Mobility Choice

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Mobility Choice

Market based transportation reform

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Ben Goldman covers the recent MC Roundtable in Streetsblog:  "In this camp, America’s transportation choices are seen as a market where providers compete across the various modes for the privilege of meeting each individual’s transportation needs. A good transportation policy, in this view, is one that makes such a market function as efficiently as possible, keeping costs low for travelers and profits high enough for providers to ensure continued service without excessive government subsidy or regulation. Here, the user-pays-user-benefits principle is sacrosanct, and fiscal self-sufficiency is paramount."

The Traveler’s Tradeoff: Comparing Intercity Bus, Plane, & Train Fares across the United States

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New study from the Chaddick Institute for Metropolitan Development at DePaul compares prices of travel on various modes of transportation—air, bus, and rail—in 52 city pairs in the United States with travel distances between 100 and 500 miles. Click here for study.

Oil Security Fee gains traction

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Former Senator Bill Bradley & former U.S. comptroller general David Walker in The Hill:  "Exchange the current federal gas tax for a 6 percent oil-security fee imposed on all oil produced in, or imported into, the United States." More in the Bradley, Ridge, Walker "Road to Recovery Report."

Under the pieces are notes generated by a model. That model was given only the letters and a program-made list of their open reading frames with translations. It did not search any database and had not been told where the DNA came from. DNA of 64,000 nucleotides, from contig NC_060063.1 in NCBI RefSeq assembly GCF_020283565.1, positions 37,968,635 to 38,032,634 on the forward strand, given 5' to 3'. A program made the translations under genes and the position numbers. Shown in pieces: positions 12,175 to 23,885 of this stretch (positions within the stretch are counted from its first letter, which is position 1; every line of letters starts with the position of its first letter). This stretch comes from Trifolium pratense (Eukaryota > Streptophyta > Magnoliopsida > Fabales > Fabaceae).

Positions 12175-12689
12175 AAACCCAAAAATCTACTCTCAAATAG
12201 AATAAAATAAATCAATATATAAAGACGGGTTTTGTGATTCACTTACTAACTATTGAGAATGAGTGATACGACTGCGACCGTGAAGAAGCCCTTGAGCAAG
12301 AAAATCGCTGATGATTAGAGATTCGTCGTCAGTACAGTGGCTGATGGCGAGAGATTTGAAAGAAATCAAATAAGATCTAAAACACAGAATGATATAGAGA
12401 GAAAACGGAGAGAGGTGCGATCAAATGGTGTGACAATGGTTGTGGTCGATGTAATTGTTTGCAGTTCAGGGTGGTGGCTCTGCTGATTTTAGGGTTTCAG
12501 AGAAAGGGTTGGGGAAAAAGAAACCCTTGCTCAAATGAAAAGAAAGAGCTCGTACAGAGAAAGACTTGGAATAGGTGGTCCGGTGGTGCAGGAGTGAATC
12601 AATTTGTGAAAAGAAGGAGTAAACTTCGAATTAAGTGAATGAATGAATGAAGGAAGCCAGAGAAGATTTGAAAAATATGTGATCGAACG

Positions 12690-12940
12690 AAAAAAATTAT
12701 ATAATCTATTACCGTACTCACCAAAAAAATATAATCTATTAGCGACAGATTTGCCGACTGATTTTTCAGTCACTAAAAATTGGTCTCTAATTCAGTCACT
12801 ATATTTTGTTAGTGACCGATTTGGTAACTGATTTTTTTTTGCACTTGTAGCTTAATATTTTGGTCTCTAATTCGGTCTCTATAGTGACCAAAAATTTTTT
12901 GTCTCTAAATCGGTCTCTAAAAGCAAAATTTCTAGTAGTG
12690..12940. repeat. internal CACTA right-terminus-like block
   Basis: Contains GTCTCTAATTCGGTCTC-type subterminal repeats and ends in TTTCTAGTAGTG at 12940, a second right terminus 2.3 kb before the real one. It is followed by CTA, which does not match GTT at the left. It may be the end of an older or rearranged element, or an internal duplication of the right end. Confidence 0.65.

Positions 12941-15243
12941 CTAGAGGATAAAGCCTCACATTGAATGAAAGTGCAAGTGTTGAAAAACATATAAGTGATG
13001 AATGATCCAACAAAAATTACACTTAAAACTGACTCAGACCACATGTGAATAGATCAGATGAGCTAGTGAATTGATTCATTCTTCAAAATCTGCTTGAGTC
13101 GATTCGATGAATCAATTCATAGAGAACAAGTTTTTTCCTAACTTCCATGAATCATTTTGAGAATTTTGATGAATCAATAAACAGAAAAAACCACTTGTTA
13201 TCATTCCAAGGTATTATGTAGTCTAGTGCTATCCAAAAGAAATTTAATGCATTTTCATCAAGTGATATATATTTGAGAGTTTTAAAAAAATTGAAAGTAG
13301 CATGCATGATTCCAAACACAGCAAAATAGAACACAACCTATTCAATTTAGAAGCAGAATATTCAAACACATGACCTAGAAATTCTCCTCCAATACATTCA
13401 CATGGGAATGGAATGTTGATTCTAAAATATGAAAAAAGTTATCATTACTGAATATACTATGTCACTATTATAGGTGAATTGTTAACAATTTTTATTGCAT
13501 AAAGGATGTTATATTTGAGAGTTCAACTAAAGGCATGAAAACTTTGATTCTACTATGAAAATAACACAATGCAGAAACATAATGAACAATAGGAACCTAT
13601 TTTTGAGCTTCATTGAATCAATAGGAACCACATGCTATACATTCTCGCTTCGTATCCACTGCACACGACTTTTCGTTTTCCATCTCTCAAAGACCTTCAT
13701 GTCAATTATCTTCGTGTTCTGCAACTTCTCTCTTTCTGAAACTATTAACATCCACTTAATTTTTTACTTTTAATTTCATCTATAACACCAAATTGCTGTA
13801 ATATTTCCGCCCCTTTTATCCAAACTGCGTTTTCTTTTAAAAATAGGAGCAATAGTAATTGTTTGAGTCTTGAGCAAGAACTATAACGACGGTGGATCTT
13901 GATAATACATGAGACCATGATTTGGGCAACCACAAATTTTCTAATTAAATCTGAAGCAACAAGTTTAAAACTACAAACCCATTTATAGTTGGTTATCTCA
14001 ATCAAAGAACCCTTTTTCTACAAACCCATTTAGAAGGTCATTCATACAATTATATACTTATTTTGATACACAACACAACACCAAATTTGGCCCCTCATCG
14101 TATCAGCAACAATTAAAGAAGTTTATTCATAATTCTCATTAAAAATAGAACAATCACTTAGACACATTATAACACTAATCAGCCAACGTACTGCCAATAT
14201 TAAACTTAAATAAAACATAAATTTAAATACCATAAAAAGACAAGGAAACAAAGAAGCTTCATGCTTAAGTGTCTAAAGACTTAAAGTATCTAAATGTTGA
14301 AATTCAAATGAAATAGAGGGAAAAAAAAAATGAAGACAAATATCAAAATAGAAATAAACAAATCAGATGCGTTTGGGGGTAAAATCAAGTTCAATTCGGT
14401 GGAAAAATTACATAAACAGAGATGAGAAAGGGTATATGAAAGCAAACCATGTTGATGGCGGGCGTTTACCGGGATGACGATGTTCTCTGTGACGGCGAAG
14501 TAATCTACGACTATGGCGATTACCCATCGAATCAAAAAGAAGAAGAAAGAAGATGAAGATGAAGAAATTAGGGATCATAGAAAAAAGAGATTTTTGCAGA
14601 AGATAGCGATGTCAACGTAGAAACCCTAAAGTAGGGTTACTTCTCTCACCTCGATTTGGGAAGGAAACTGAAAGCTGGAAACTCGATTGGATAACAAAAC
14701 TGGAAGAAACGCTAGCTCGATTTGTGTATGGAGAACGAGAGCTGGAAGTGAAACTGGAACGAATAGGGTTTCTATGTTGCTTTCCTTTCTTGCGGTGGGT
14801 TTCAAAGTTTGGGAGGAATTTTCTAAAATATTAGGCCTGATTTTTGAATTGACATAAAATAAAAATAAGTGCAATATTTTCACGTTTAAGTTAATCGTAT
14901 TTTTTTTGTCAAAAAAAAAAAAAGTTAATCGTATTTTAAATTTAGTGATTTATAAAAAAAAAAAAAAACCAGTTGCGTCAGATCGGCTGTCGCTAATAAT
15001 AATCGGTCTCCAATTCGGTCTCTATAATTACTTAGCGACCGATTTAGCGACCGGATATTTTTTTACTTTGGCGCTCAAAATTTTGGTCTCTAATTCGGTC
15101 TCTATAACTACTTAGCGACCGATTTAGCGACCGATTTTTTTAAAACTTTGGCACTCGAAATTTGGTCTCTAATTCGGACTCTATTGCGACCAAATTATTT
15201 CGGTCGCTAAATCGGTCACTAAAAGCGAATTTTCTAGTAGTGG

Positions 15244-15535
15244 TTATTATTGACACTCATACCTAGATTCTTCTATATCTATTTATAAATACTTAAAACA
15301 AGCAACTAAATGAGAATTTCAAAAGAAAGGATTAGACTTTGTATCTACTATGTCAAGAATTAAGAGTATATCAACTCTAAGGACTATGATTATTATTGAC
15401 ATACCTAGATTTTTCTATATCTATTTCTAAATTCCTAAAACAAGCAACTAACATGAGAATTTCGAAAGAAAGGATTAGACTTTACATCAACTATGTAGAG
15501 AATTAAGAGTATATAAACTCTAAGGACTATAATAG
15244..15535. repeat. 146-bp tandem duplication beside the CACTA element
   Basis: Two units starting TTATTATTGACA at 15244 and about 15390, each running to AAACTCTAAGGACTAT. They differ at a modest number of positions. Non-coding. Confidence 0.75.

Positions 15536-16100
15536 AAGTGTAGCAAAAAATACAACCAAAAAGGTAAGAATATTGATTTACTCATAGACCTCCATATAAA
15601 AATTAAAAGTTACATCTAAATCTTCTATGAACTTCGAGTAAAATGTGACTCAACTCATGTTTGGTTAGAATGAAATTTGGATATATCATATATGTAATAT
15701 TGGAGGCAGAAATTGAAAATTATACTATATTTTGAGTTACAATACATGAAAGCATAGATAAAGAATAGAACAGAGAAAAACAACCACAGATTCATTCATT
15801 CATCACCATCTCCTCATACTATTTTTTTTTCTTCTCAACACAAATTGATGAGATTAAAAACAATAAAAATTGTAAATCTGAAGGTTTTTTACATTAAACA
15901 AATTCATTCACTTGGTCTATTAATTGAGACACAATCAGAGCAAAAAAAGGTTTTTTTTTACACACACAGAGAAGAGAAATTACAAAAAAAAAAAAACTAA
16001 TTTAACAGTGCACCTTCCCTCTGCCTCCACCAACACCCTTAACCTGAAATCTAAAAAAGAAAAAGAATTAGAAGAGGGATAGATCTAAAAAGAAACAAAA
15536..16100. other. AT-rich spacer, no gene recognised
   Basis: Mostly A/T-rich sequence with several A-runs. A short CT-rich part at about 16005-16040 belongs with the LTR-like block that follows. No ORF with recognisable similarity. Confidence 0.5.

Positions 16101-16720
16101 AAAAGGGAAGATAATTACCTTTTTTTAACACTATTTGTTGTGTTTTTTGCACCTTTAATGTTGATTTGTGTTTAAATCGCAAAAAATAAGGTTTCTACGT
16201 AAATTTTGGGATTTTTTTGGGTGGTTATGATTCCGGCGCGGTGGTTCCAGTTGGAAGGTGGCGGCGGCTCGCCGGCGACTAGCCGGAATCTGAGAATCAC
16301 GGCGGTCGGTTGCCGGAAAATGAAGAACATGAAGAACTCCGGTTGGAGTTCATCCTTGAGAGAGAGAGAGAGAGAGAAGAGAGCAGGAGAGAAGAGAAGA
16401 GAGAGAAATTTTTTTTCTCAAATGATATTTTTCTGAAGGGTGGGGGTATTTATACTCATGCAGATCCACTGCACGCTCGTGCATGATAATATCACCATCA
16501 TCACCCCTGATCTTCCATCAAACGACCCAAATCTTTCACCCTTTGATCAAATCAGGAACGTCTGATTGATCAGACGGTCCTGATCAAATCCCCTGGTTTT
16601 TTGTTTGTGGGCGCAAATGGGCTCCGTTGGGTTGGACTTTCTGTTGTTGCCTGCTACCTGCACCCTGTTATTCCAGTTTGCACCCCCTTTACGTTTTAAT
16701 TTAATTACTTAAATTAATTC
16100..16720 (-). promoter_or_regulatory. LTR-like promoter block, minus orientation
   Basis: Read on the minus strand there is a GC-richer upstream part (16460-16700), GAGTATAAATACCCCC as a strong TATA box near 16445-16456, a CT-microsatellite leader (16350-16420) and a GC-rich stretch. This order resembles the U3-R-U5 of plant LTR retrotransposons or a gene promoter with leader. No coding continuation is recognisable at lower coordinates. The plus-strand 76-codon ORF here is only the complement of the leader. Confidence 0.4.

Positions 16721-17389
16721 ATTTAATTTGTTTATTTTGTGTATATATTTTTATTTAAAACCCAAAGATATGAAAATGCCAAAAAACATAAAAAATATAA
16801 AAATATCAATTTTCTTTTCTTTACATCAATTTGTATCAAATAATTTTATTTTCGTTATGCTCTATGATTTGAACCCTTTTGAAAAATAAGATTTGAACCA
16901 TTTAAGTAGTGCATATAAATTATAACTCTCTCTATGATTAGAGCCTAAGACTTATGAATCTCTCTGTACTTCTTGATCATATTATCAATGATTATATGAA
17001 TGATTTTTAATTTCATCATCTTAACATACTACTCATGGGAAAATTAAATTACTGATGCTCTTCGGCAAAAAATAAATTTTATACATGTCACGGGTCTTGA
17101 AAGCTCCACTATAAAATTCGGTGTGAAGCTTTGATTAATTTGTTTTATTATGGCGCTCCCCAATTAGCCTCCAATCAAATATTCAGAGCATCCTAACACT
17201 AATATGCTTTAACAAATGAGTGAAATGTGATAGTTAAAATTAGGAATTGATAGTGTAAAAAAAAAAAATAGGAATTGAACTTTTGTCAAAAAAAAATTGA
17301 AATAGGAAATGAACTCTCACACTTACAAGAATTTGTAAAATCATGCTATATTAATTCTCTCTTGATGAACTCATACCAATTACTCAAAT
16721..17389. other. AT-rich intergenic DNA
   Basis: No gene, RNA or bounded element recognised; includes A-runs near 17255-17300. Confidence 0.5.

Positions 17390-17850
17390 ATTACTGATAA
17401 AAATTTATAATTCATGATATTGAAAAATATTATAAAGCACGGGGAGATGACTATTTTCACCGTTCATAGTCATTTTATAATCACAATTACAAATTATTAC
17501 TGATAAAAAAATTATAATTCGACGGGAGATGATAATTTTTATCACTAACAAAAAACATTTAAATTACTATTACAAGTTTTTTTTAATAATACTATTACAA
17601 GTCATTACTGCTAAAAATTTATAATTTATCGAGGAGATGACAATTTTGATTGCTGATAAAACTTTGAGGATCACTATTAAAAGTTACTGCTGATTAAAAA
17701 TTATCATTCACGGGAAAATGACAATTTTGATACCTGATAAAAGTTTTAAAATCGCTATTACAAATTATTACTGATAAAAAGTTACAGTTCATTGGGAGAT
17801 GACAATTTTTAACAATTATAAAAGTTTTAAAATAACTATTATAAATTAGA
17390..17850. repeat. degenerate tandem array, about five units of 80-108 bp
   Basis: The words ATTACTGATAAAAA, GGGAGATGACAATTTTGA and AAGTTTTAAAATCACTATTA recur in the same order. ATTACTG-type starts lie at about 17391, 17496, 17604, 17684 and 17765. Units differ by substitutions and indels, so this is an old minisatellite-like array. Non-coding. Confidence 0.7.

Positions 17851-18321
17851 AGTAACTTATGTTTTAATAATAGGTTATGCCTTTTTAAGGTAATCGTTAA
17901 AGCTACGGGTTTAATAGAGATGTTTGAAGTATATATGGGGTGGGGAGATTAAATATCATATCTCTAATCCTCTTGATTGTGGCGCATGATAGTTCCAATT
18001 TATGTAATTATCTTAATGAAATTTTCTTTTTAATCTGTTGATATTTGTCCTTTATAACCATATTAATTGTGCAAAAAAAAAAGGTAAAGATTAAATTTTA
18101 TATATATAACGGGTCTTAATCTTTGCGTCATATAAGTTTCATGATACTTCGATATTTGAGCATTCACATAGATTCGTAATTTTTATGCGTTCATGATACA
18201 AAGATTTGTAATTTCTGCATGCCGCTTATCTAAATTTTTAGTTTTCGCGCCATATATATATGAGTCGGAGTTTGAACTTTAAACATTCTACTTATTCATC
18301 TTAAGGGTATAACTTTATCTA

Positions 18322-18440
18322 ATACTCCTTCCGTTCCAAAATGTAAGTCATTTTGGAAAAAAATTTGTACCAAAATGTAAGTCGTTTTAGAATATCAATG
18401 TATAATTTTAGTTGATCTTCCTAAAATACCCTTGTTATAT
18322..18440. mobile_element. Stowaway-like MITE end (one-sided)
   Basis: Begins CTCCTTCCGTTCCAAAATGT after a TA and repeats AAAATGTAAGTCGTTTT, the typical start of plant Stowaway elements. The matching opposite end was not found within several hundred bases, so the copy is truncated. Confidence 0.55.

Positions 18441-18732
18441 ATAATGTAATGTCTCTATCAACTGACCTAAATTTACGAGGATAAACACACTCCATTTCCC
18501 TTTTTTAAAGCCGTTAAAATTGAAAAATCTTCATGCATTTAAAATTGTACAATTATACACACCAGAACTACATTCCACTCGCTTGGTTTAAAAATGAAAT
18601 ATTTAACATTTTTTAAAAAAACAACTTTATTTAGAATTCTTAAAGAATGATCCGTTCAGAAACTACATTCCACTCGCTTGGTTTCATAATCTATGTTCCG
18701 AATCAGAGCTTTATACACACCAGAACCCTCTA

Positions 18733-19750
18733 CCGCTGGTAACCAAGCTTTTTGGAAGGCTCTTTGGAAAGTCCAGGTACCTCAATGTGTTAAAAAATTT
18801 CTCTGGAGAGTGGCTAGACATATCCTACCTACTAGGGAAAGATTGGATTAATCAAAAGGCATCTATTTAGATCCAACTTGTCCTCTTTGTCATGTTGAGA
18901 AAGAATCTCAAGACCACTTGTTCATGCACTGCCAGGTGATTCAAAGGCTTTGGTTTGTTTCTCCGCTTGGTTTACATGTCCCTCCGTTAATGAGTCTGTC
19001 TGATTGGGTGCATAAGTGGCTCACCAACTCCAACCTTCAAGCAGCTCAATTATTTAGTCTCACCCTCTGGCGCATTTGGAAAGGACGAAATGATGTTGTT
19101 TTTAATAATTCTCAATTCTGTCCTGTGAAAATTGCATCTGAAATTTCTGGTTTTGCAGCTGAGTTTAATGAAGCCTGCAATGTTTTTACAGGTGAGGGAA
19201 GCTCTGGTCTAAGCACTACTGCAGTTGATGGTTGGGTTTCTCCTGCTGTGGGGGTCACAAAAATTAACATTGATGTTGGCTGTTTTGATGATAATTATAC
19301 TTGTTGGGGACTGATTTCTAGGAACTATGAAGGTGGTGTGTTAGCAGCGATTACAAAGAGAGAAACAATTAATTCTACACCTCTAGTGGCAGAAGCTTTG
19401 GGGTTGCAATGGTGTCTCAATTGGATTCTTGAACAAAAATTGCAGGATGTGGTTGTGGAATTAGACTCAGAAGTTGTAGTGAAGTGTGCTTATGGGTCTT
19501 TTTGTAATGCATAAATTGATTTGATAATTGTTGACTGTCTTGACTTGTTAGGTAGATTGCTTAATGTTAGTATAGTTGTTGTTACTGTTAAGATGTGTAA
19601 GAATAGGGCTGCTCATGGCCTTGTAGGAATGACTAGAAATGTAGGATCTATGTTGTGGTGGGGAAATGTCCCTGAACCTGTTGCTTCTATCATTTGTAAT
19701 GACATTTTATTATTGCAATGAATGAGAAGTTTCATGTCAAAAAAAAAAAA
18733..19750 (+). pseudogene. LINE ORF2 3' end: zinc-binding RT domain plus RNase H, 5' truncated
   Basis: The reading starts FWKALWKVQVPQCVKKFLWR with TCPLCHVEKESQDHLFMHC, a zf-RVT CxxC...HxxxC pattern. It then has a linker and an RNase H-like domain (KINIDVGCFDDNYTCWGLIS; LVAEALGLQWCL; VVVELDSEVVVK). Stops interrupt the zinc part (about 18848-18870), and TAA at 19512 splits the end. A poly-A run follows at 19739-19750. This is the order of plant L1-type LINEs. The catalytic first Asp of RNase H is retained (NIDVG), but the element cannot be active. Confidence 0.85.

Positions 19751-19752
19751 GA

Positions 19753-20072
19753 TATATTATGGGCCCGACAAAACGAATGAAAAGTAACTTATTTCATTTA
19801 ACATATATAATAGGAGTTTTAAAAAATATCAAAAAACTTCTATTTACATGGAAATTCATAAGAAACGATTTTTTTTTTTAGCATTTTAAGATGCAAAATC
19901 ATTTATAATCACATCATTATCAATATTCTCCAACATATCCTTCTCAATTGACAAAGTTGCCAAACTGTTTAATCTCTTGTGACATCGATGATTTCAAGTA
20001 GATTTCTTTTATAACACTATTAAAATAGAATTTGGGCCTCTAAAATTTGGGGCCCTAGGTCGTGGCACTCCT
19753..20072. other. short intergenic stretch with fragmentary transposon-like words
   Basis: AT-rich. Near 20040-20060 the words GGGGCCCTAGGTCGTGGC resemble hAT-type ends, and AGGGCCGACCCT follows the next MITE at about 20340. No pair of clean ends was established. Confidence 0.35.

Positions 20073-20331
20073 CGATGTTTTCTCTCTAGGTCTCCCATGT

Reason Magazine: HOT Congestion Insurance

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"Today, you can forget it if you need to get somewhere quickly during rush hour. Which is why toll lanes provide a valuable service.

"Toll lanes offer "congestion insurance." They ensure you can get somewhere on time when it really matters.

"You won't need it every day, but you're glad it's there when you do. And you only pay when you use the lanes."

Robert Poole & Shirley Ybarra, A Transportation Project that Pays for Itself

Telework: Saving Gas and Reducing Traffic from the Comfort of your Home

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Today’s mobile technologies make it easier than ever for people to work from anywhere. These advances, combined with concerns about traffic congestion, oil's inordinate strategic importance , and the environmental impact of driving appear to create a “perfect storm” for the expansion of telecommuting. However, a few outdated legislative barriers are holding back the more widespread use of telecommuting. A well-targeted and thoughtful approach to removing these barriers can reduce congestion and the need to use oil, while providing economic benefits to businesses, individual employees, and entire regions. Click here to read a new white paper on telecommuting by Justin Horner detailing what telecommuting means today and how to remove barriers to its expansion.

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